She said that she would but didn’t have any money. You can imagine under what straitened circumstances they lived, even doing extra sewing, which she never charged enough for . . . I went over and got the money from Aubrey Williams [former head of the New Deal agency National Youth Administration, who had been subpoenaed by Eastland the year before] . . . bus fare to Highlander and back was no more than twelve or fifteen dollars . . . Rosa Parks is one of the proudest people I’ve ever known in my life. She hated to admit she didn’t have a suitcase or a bathing suit or money. It was painful for her . .. so all of this had to be accomplished with a great deal of tact, which I am not noted for . . . By that time she’d gotten fond of me, too, and she really wanted to go. . . . So she went to the Highlander Folk School and she had a wonderful time. Now Myles has always taken great pride in the fact that he thought Mrs. Parks’ stay at Highlander encouraged her in the boycott. Having known Mrs. Parks, I think it gave her a great lift. She loved it . . .
When Mrs. Parks came back from Highlander, she still had her job at the Montgomery Fair as seamstress. It was during the Christmas rush and the room where she worked was little and hot. The heavy pressing irons added to the heat. She had bursitis in her shoulder, which pained her very much. One afternoon she stopped to buy a big bag of groceries after work. Her arm was very painful, and she was exhausted from her day spent in that hot little room. She had complained about the bus to me and discussed it many times. She had told me how she’d pay her money and then have to run around to the back door to get in, and the driver would slam the door and ride off leaving her standing on the curb after she’d paid her money. She had resented this for years. She resented having to get up and give her seat to white people. The buses had been a very hot issue in Montgomery. The local NAACP had had many cases they’d tried to take into the courts about it. . .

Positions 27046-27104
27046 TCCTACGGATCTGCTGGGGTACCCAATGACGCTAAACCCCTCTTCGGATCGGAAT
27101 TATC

This particular afternoon, Mrs. Parks later told me, she was exhausted. The bus she took went out to the housing project and was full of blacks, but some white men got on. The bus driver turned around and said, the way they always said, “Niggers, move back.” And she just sat. The driver came up to her. He said, “Did you hear me say to move back?” She said yes. He said, “Are you going to move back?” She said no. He called the police, and they came and arrested her and took her to jail. . . .
We got home about five o’clock from the office. . . We had just walked in and poured some coffee when the telephone rang. It was Mr. Nixon. He said, “Mr. Durr, will you call the jail and see why Mrs. Parks has been arrested? The police had recognized [Nixon’s] voice as being that of a black man, and they wouldn’t tell him anything . . . Cliff called the jail . . . They told him she’d been booked on the city segregation ordinance .. . Mr. Nixon asked if Cliff would go down with him to make bail. Cliff said, “Mr. Nixon, I don’t have anything to make bail with.” . . . Mr. Nixon said, “That’s all right. I can get bail, if you’ll just go with me.’ He was afraid they wouldn’t let him make bail. I was determined to go, too . . .
I waited for them while they made bail. Everything went very smoothly. They brought Mrs. Parks out from behind the bars. That was a terrible sight to me to see this gentle, lovely sweet woman whom I knew and was so fond of, being brought down by a matron. She wasn’t in handcuffs, but they had to unlock two or three doors that grated loudly. She was very calm. I asked her how they had treated her and she said, “Very nicely.” Just at that moment her husband arrived. He was very excited and upset. . . . Of course, Mr. Nixon wanted her to make a test case of it. Mr. Nixon remembers her as being extremely reluctant to do so, but I remember that it was her husband who was so reluctant. . . . [T]hat night it was decided that Mrs. Parks would challenge the bus ordinance on constitutional grounds, and Fred Gray [one of the few Black lawyers in Alabama at the time] would represent her. It would be an NAACP case and Cliff would do all he could to help Fred, but Cliff would not be the lawyer of record.